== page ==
seattle said...

From the Paypams FAQ page:

"Automatic payments can be set with MasterCard and Discover cards only. Users who wish to make payments with Visa will still be able to submit one-time payments online by clicking ‘Pay Now.’"

SE Mom said...

PayPams can be difficult. It used to work just fine for us when we made online payments. Then we switched to another school and never could get our account transferred. School said to contact PayPams, Paypans said to contact the school. I gave up and just send in checks!

Janis said...

I am thinking about organizing K parents at my school (and maybe others) to withhold their payments until the District can assure us they have set up appropriate accounting procedures. I also want to know that the District has some way of tracking whether the $207/month fee is more than the school needs to cover full day K. I know that at our school last year families were charged $200/month, but it actually cost less than $200/month to pay for full day K and families are receiving refunds. When I hear that Peter Maier referred to these fees as "revenue," I fear that this money will be used by the District to pay for other things besides full day K. What assurance do K parents have that this money is ONLY going to pay for full day K?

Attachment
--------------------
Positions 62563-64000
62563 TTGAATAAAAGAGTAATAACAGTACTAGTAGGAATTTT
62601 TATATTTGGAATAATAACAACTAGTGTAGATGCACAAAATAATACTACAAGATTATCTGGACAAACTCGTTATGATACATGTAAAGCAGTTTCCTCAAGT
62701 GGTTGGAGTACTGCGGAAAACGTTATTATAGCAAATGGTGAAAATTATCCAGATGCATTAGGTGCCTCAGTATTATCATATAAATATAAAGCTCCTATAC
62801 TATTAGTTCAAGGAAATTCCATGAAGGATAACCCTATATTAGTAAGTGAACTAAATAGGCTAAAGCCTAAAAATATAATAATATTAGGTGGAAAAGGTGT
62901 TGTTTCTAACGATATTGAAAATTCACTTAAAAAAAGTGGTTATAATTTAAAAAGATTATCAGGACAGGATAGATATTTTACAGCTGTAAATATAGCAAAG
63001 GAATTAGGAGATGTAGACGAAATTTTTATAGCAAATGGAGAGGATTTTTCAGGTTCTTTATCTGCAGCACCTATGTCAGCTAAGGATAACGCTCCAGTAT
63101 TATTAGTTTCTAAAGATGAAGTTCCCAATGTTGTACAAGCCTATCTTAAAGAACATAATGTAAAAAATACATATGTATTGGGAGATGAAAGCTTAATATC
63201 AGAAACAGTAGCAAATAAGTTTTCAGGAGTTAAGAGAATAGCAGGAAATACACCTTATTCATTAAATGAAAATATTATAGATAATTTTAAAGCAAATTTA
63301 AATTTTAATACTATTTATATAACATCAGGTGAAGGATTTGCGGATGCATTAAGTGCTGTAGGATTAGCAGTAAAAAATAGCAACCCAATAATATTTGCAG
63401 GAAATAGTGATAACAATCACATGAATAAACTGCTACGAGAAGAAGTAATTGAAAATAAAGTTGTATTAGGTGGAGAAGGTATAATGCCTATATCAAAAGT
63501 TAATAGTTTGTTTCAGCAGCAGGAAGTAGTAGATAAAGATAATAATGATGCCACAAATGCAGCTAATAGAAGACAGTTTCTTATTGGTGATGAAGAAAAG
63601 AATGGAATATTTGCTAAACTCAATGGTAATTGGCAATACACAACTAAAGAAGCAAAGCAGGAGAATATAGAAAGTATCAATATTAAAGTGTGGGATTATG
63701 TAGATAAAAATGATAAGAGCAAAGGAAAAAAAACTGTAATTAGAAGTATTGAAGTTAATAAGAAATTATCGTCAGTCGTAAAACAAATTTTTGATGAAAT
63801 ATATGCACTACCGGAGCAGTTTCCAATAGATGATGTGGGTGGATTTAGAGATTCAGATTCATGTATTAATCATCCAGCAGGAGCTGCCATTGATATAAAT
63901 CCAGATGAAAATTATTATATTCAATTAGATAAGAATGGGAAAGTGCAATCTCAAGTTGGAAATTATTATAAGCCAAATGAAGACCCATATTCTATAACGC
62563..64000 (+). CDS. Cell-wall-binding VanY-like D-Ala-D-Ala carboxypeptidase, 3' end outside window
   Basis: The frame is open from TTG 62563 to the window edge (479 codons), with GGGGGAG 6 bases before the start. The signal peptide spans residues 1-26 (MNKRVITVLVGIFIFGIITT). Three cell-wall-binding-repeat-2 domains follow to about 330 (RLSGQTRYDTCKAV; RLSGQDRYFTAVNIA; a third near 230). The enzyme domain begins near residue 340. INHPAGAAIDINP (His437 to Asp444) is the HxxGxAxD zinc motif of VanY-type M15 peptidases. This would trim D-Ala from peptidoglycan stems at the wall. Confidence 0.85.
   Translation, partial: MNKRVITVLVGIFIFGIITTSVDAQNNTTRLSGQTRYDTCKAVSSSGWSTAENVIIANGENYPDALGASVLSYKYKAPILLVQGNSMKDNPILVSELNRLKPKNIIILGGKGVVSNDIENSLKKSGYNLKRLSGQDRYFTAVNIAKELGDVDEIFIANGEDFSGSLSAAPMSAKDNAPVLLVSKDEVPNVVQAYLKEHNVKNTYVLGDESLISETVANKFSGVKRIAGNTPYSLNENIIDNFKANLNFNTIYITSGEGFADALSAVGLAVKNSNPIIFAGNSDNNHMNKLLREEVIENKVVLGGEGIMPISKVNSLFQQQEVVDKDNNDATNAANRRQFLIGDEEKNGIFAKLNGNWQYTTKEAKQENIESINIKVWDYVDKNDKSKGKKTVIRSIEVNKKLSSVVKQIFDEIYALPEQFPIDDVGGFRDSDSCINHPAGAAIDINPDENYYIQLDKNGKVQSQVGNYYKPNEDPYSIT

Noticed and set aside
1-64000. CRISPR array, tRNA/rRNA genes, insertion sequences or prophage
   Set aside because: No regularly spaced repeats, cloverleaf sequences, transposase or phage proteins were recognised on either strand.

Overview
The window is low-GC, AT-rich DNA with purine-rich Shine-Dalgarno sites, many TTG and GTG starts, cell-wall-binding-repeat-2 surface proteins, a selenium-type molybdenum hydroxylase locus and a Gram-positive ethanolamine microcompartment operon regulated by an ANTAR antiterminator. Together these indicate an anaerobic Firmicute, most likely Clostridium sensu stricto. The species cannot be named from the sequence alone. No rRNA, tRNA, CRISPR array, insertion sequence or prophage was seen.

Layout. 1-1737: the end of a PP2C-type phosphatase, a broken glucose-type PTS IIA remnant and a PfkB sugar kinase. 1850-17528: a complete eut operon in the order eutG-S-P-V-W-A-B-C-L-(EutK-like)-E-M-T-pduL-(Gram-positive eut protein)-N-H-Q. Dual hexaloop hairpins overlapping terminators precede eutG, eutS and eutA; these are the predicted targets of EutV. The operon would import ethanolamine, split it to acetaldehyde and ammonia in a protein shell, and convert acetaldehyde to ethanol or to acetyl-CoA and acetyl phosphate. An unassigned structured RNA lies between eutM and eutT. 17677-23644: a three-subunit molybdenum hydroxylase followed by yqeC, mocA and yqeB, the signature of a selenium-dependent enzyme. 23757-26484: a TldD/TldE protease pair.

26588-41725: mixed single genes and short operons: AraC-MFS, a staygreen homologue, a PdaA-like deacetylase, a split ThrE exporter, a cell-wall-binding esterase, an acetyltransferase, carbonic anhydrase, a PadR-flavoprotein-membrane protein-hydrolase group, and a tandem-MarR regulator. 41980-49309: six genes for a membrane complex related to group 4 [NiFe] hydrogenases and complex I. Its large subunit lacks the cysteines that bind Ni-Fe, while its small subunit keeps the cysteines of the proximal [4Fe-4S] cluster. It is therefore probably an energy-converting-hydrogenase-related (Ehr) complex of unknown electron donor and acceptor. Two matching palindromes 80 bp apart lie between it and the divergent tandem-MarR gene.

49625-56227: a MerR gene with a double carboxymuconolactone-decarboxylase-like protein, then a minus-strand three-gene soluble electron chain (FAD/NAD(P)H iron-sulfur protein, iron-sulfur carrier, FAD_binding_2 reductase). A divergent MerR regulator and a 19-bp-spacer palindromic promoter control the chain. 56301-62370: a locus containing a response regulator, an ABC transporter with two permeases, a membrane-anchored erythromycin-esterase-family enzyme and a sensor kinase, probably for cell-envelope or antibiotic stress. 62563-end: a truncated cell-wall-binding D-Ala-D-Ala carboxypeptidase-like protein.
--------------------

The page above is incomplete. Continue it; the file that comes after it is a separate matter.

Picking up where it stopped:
Kparent said...

Other than the first payment for September, we have not received a single bill or communication about our kindergarten tuition. For some families, even those that don't qualify for F/RL, it will be a huge hardship to have to pay a larger sum at all once.

Paypams accepts credit cards for my son's school lunch.

Anonymous said...

How many accounting staff does the district have? This is not difficult accounting to do. Yes, perhaps time consuming because of the number of people, but not difficult.

I cannot believe this one. I hope that kindergarten parents and schools do stop making any payments to the district until they provide an accounting for every penny, and a plan for how to mitigate the damage that a family may suffer from having a bill for several months of payments all at once.

Accountant - but not for SPS

Unknown said...

thank you for blogging about the pay-for-k insanity. everyone seems to agree the entire premise is wrong, however i think pepole just pay it and move on and never think about it again after that K year.